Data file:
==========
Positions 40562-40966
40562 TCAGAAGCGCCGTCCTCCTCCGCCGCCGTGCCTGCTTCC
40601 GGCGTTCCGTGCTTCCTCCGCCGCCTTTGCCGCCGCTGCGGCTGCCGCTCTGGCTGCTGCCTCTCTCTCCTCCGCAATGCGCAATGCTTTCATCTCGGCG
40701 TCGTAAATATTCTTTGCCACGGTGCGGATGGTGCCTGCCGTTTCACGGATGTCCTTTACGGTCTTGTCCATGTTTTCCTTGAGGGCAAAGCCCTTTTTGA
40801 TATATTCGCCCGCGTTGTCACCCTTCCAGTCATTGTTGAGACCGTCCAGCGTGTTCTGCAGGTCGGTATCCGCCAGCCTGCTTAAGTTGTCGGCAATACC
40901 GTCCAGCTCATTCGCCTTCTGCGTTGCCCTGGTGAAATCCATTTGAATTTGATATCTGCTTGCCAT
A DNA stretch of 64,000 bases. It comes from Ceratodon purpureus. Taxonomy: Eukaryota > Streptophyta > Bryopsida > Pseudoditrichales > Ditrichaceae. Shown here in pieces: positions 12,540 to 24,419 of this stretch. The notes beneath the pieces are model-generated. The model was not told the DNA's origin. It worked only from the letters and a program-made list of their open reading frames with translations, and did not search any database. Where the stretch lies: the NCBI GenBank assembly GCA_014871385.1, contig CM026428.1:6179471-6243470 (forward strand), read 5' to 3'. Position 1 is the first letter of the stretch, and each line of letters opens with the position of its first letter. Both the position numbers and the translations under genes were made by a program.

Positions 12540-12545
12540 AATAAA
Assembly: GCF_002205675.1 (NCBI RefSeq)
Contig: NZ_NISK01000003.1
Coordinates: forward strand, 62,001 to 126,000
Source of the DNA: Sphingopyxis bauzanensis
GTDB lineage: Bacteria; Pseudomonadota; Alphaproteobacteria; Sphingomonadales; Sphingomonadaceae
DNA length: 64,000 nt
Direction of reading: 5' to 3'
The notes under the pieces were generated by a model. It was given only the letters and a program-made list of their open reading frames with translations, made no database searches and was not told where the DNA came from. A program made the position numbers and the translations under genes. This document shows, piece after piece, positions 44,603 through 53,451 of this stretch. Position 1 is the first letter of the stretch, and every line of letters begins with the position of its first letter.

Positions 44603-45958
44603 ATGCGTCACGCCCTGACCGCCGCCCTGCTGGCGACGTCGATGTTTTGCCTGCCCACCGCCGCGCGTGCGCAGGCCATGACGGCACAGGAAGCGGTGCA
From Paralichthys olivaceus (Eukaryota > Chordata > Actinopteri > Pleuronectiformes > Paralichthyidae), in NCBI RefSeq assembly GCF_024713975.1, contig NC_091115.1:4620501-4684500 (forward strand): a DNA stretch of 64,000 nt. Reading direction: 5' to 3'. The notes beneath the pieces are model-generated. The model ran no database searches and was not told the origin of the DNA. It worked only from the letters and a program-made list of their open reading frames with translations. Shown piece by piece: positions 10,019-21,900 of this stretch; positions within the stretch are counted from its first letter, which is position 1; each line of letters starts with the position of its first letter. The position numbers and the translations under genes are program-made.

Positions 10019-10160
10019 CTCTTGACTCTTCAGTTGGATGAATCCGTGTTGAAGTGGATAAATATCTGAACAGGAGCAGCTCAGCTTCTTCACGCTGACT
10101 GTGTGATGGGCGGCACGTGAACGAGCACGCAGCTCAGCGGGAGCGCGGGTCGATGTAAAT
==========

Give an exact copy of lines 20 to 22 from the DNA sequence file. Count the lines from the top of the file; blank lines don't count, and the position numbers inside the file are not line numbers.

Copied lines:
From Paralichthys olivaceus (Eukaryota > Chordata > Actinopteri > Pleuronectiformes > Paralichthyidae), in NCBI RefSeq assembly GCF_024713975.1, contig NC_091115.1:4620501-4684500 (forward strand): a DNA stretch of 64,000 nt. Reading direction: 5' to 3'. The notes beneath the pieces are model-generated. The model ran no database searches and was not told the origin of the DNA. It worked only from the letters and a program-made list of their open reading frames with translations. Shown piece by piece: positions 10,019-21,900 of this stretch; positions within the stretch are counted from its first letter, which is position 1; each line of letters starts with the position of its first letter. The position numbers and the translations under genes are program-made.

Positions 10019-10160
10019 CTCTTGACTCTTCAGTTGGATGAATCCGTGTTGAAGTGGATAAATATCTGAACAGGAGCAGCTCAGCTTCTTCACGCTGACT